Thanks to a matching pledge, if CedarS can raise $50,000 by next summer for our “Adopt the Herd” Riding Fund, a donor will match those gifts to cover the needs of feeding, shoeing and caring for our large and cherished herd of horses!  OF COURSE, donations are always needed and welcome for camperships -especially for the “uncamped”–because without campers there would be no camp!  Funds are also being gratefully realized and spent to complete parts of CedarS Bible Lands Park (BLP) including our new Mediterranean Sea!  We're happy to share more details if you wish to help these divine ideas come to fruition!] 

[However it comes, your support is always very welcome and tax-deductible –but during the economic downturn, your generous, unrestricted gifts have been–and continue to be–more needed and appreciated than ever!  You can give charitable gifts to our 501C-3 tax-exempt, charitable organization in many ways.
1)     Thanks in advance for GIVING ONLINE! Just click here to use a credit or debit card (Visa, Mastercard, American Express, or Discover card) or a virtual check to make monthly and one-time donations to CedarS' Camperships, “Maintenance Musts”, “Mets”, Bible Lands Park, “Mediterranean Sea”, Unrestricted or Endowment Funds.  Our international supporters can give to CedarS via PayPal using built-in currency exchange rates by filling in an amount under International Donors and clicking on the “Donate Online” button.
2)     Checks are also great and especially appreciated on a monthly basis! Please make them payable to “CedarS Camps” and mail them to: CedarS Camps Office, 1314 Parkview Valley, Ballwin, MO 63011;
3)     Please call Warren or Gay Huff at (636) 394-6162 to discuss gifts of IRAs, stocks, other securities or property you are considering giving in order to help underwrite CedarS spiritual growth and progress.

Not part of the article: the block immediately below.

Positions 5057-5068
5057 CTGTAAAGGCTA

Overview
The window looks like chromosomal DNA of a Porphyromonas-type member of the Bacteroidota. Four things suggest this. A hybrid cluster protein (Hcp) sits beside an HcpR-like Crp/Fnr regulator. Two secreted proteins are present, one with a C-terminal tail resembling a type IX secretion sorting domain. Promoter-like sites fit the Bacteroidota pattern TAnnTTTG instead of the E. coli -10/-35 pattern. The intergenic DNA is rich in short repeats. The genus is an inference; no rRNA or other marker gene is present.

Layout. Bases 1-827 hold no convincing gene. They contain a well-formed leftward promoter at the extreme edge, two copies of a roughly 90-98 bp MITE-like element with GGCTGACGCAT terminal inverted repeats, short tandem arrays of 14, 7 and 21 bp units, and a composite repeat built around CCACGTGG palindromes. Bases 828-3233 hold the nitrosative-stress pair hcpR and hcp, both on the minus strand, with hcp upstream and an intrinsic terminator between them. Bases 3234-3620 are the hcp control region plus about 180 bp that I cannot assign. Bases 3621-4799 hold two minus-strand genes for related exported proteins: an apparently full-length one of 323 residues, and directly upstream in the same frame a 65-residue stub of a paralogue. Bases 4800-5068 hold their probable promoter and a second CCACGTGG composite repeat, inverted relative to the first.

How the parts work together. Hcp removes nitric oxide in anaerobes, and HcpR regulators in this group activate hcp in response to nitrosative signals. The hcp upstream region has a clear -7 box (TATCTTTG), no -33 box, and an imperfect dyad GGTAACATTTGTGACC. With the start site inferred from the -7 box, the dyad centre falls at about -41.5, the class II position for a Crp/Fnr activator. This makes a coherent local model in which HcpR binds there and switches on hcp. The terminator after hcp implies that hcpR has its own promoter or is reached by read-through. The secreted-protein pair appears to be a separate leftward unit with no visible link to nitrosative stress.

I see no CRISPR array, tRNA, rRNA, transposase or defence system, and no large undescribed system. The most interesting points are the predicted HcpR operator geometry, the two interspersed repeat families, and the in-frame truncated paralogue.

4)     CedarS can almost always use late-model mini-vans, Suburbans and trucks, with lower mileage, in good condition, either 4-wheel or 2-wheel drive. Please email or call 636-394-6162 to discuss your vehicle, its transfer and tax-deductible gift acknowledgement.  Letting this need be known recently brought about a donation of a wonderful, late-model Suburban from Minnesota!
5) Many friends and churches have already made a profound impact on CedarS past, present and future by choosing to fund ongoing legacies of love and support. Tax-saving strategies for planned gifts and enabling wording for bequests, life income gifts, and beneficiary designations can be set up by CedarS Trustee Emeritus Bill Merritt who is a planned giving professional.]
 [Camp Director's Note: This sharing is the latest in an ongoing, 10-year series of CedarS Bible Lesson “Mets” (Metaphysical application ideas) contributed weekly by a rotation of CedarS Resident Practitioners and occasionally by other metaphysicians. (To keep the flow of the practitioner's ideas intact and to allow for more selective printing “Possible Sunday School Topics” come in a subsequent email.) These weekly offerings are intended to encourage further study and application of ideas in the lesson and to invigorate Sunday School participation by students and by the budding teachers on our staff. Originally sent JUST to my Sunday School students and to campers, staff and CedarS families who wanted to continue at home and in their home Sunday Schools the same type of focused Lesson study, application and inspiration they had felt at camp, CedarS lesson “mets” are in no way meant to be definitive or conclusive or in any way a substitute for daily study of the lesson. The thoughts presented are the inspiration of the moment and are offered to give a bit more dimension and background as well as new angles (and angels) on the daily applicability of some of the ideas and passages being studied. The weekly Bible Lessons are copyrighted by the Christian Science Publishing Society and are printed in the Christian Science Quarterly as available at Christian Science Reading Rooms or online at or The citations referenced (i.e.B-1 and S-28) from this week's Bible Lesson in the “Met” (Metaphysical application ideas) are taken from the Bible (B-1 thru B-24) and the Christian Science textbook, Science and Health With Key to the Scriptures by Mary Baker Eddy (S-1 thru S-30). The Bible and Science and Health are the ordained pastor of the Churches of Christ, Scientist. The Bible Lesson is the sermon read in Christian Science church services throughout the world. The Lesson-Sermon speaks individually through the Christ to everyone, providing unique insights and tailor-made applications for each one. We are glad you requested this metaphysical sharing and hope that you find some of the ideas helpful in your daily spiritual journey, in your deeper digging in the books and in closer bonding with your Comforter and Pastor.]